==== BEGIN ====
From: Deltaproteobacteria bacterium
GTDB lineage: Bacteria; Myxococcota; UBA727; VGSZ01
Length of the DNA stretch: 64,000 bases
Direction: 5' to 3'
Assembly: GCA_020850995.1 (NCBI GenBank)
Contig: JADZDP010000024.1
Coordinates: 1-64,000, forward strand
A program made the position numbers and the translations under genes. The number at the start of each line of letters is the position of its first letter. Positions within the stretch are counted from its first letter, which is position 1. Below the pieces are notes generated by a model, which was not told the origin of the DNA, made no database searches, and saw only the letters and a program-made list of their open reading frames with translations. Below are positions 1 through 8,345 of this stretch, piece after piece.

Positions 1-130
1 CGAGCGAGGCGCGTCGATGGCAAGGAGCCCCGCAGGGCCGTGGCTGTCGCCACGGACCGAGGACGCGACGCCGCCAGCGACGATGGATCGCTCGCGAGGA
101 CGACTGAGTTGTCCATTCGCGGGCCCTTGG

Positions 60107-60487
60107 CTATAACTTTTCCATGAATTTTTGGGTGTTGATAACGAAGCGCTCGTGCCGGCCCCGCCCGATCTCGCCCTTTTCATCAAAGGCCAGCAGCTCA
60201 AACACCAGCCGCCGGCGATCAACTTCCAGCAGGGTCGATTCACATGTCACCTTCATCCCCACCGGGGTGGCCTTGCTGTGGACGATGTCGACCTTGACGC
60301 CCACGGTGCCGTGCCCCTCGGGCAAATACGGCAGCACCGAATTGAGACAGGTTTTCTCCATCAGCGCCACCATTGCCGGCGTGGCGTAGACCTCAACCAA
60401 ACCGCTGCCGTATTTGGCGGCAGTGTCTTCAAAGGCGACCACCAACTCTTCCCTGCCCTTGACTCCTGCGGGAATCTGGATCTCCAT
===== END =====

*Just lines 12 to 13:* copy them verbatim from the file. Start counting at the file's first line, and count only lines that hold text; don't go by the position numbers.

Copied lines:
Positions 60107-60487
60107 CTATAACTTTTCCATGAATTTTTGGGTGTTGATAACGAAGCGCTCGTGCCGGCCCCGCCCGATCTCGCCCTTTTCATCAAAGGCCAGCAGCTCA